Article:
Le 12/11/12 2:09 PM, Kiran Ayyagari a écrit :
> On Tue, Dec 11, 2012 at 4:11 PM, Emmanuel Lécharny <email@example.com>wrote:Yep, true.
>> Le 12/11/12 11:02 AM, Kiran Ayyagari a écrit :
>>> On Tue, Dec 11, 2012 at 3:23 PM, Emmanuel Lécharny <firstname.lastname@example.org
>>>> But, and there is a big but, when processing a search request, we do a
>>>> direct lookup from the backend, and we are not going through this chain.
>>>> What happens is that we are building a list of filters, and we apply
>>>> this list of filters on every entry fetched from the backend doing a
>>>> direct lookup. So the filter added by the SchemaInterceptor should also
>>>> do this filtering.
>>>> as the filtering is only applicable for search(and lookup) why not apply
>>> this logic in the cursor
>>> after evaluating an entry, I know that this filtering logic was scattered
>>> before but with all that
>>> moved to a utility class I think using that inside the cursor is the
>>> thing rather than doing it in an
>> Because Lookup does not use a cursor at all :/ OTOH, cursors are based
>> on lookup (but not the same as for the lookup() operation.
but unlike in lookup(LookupOperationContext) we don't need to filter anything in lookup(id) method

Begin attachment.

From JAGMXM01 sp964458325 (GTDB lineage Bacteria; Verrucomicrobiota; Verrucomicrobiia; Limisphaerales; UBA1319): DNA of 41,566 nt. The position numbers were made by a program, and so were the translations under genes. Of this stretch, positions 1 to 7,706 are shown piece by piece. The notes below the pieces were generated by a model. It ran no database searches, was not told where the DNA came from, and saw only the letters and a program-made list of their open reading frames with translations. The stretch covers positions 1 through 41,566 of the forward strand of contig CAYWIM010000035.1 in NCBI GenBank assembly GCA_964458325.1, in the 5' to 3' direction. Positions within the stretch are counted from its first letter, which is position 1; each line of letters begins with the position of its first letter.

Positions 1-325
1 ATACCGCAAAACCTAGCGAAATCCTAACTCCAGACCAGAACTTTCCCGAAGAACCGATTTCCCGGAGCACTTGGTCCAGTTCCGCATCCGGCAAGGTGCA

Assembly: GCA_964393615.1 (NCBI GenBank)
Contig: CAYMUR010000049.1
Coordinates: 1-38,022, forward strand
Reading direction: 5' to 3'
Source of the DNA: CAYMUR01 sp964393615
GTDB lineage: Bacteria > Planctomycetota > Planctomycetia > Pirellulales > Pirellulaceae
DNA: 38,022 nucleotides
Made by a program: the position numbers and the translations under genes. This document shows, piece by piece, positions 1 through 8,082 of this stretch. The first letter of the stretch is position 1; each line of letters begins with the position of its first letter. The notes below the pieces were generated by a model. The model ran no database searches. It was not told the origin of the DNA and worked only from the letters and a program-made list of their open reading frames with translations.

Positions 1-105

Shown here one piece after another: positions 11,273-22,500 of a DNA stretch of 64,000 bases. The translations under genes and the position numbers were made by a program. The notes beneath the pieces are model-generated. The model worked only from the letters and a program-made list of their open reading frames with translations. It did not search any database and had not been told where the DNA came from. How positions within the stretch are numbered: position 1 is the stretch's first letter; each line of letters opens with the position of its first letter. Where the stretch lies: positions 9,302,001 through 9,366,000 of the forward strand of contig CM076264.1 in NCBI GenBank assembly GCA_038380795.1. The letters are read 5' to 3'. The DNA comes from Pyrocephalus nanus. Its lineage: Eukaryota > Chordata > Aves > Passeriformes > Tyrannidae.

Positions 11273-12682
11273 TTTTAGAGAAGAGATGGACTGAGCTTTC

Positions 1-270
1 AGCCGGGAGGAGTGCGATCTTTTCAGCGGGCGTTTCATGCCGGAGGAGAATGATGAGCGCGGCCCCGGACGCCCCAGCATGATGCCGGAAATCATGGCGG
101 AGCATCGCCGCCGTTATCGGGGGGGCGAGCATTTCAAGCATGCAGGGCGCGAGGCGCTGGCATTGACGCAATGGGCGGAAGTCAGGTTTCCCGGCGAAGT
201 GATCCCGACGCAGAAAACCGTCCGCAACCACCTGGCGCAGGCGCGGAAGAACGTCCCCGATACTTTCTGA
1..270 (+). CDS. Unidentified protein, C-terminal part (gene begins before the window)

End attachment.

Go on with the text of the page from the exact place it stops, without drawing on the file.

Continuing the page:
Btw, I'm done with the Lookup Cleanup (well, I hope).
We don't filter the attributes in the backend anymore, it's all done in the SchemaInterceptor.
In the process, I discovered that a lookup going throug the ACI interceptor was not going through the chain, as we were doing a direct fetch from the backend, bypassing *all* the interceptors :/
That says two things :
o we don't have a decent test coverage when it comes to ACI
o it's not because some code is 7 years old that it's bug free ! :)
As a direct consequence of the cleanup, a lookup operation is now 10%
faster. Some numbers :
- a getRootDSE, no filtering : 242 000 lookup/s
- a lookup on rootDSE, all user attrs (*) : 148 544 lookup/s
- a lookup on rootDSE, all attributes (*, +) : 145 243 lookup/s
- a lookup on an entry, all user attributes (*) : 144 906 lookup/s
- a lookup on an entry, all attributes (*, +) : 140 154 lookup/s
- a lookup on an entry, all atributes, with ACI (*, +) : 147 362 lookup/s
73% of the time is used to create a clone of the entry we will return,
10% to fetch the entry ID from the backend using the lookup DN, and 15%
to filter the attributes. It's pretty optimal at this point with 98% of
the processing done in areas we barelly can optimize :)
One potential optimization at this point would be to add a parallel data
structure to the entry we fetch, containing flags set to true for
Attributes we want to return and false for those that are filtered
outout. That would spare us the cost of cloning the whole entry, a very
costly operation. It will impact the way we write the response in the
encoder, but I'm quite sure that the gain could be substancial...
I still have to check that lookups on subschemaSubentry is ok, and check
the lookup through the ACI subsystem.
The next step will be to cleanup the search.